Friday, December 9, 2011

I am writing this post from America.

Well, kind of. I'm sitting in Turtle Green, a coffee shop with American-compatible electrical outlets and American-level prices. I ordered my tea in English. Today's the first time I've come here and not found any of my ex-pat friends, but I'd wager that the group of English-speaking kids upstairs are from some American university.

my contribution to hipster art
One of the biggest challenges for me here, in Amman, is to balance my personal comfort with linguistic/cultural immersion. I blame it partly on Amman. Amman! Why do you speak so much English? Why do your cafes feel plucked from Cambridge? Or San Francisco? Don't get me wrong, I'm delighted there's a non-smoking section. But when I climb onto an arty high-chair at Turtle Green, I feel like I'm bending the rules of space and time to sit amongst the laptop-wielding elites of funky coffee shops across the world. Prices are the same, french presses are de rigueur, and the hipster art pays homage to each other.

Bob Marley just started playing.

I came to Amman to learn Arabic, gain international exposure, and give myself a little time to ponder the next steps in my life. Admittedly, Turtle Green isn't doing much to help me achieve my first goal. I learn more from going to class, chatting with real live Jordanians in Arabic, and listening to BBC Arabic.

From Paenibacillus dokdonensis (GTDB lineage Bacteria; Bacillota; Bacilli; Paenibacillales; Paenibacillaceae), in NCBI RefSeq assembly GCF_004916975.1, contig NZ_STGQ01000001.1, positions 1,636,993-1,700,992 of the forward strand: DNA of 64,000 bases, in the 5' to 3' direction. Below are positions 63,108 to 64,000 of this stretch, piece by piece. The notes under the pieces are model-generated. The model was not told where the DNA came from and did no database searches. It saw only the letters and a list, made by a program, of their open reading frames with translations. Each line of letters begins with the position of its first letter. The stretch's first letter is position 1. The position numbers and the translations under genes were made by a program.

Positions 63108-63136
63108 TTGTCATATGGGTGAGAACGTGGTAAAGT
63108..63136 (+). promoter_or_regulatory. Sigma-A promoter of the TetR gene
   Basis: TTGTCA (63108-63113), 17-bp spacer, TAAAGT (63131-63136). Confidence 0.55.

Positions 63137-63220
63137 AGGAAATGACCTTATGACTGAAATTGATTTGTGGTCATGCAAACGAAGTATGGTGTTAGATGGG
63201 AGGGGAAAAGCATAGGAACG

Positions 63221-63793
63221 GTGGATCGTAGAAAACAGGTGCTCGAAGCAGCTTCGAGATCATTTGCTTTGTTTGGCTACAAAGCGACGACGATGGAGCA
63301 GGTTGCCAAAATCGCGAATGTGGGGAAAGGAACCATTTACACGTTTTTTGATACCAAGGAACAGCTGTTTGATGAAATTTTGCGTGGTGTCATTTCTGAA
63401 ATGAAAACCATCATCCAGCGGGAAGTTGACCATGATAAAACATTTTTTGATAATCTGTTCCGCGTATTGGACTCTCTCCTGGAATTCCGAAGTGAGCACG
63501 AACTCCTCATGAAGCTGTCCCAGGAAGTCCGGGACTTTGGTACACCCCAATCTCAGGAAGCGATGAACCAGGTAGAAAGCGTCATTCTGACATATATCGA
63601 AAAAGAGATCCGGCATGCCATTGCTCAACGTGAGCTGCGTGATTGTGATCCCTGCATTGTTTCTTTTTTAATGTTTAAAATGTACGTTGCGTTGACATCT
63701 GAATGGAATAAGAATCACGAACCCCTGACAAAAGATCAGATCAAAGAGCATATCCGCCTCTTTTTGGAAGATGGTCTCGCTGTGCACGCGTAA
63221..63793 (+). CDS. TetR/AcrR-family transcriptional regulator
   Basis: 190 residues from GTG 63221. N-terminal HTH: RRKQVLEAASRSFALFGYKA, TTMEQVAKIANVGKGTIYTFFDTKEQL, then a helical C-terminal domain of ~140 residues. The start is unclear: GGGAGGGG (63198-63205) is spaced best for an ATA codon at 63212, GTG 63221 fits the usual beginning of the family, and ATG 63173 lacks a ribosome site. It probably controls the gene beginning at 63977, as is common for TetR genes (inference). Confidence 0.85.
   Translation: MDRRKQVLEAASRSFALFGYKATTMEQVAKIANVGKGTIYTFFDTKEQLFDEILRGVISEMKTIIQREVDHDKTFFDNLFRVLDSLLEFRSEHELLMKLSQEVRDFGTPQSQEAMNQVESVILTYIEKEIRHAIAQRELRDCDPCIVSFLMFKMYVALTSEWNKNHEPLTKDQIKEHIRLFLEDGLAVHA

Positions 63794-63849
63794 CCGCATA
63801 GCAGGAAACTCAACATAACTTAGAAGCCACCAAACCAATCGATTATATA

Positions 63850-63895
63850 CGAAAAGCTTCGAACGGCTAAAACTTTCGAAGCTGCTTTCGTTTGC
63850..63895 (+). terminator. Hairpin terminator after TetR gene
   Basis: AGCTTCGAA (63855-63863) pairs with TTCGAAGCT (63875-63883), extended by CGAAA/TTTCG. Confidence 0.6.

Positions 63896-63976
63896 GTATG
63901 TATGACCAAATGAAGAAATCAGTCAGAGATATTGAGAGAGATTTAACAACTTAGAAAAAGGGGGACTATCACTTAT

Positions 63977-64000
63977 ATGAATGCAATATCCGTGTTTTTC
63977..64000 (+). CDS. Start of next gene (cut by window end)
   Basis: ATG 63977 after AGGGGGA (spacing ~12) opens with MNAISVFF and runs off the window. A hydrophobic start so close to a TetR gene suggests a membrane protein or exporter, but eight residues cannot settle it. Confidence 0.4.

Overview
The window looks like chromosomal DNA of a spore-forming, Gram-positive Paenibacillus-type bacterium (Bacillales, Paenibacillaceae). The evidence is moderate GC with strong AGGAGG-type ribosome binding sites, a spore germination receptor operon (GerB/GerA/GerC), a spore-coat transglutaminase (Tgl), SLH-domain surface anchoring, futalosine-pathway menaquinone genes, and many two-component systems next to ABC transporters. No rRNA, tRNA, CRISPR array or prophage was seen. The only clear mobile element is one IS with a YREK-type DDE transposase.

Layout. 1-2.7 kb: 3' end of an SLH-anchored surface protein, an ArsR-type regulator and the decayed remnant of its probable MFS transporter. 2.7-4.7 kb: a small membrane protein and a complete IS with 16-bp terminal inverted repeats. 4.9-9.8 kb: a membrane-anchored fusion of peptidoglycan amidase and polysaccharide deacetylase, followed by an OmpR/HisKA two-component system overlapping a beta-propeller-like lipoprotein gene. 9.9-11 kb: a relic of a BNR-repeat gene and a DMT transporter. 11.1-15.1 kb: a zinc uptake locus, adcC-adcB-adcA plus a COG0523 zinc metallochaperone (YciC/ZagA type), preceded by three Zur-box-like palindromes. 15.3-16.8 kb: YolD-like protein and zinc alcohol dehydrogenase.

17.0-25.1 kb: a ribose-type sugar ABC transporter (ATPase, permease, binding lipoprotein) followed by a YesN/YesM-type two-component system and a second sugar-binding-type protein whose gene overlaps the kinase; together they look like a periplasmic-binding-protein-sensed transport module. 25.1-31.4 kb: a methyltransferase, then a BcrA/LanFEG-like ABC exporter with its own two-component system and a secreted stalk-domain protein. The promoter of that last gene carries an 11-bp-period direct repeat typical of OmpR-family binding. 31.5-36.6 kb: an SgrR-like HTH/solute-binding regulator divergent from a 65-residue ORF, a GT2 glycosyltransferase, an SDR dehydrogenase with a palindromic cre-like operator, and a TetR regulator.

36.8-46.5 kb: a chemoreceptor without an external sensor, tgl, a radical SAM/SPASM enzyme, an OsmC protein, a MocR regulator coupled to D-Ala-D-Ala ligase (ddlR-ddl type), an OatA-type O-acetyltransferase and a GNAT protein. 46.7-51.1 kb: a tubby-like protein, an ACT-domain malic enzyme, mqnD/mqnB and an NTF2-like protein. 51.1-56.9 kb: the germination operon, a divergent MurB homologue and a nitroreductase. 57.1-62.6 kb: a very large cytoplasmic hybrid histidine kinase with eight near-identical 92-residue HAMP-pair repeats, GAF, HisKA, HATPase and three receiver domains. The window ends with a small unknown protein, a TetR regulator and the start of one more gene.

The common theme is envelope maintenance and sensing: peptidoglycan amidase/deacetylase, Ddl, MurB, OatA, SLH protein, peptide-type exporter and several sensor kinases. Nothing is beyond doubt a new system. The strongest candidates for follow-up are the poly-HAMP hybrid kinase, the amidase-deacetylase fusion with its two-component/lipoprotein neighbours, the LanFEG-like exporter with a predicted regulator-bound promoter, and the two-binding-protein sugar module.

But it's 8:30 at night, and I wanted to go to a cafe to get some work done. My other options are mixed-gender hooka bars (lethal to my weak lungs), or all-male cafes. Walking alone into an all-male cafe would be roughly equivalent to walking into a sports bar in the US with a "Let's have sex!" sign taped on my back. So I'm here at Turtle Green, feeling guilty about gravitating towards the familiar.


  1. hey i happened upon this blog while researching in preparation of moving to amman, and i was hoping to contact you to ask a few basic questions that are hard to passively ascertain from even blogs and message boards. im a recent grad here in the states and i feel like im equipped with basic faith in spontaneity and humanity from the travelling ive done, but my parents are apprehensive (to say the least) and i thought i'd ask around to be able to really talk to someone about it so i could get a more reliable picture and calm them down with a little more credibility. is there any way i could e-mail you?

  2. Hi Jeremy, I'd be happy to help. Could you send me your email address as a reply to this comment? My blog's privacy settings let me review comments before they are made public, so I'll be able to see your email address (but not share it with the whole world).


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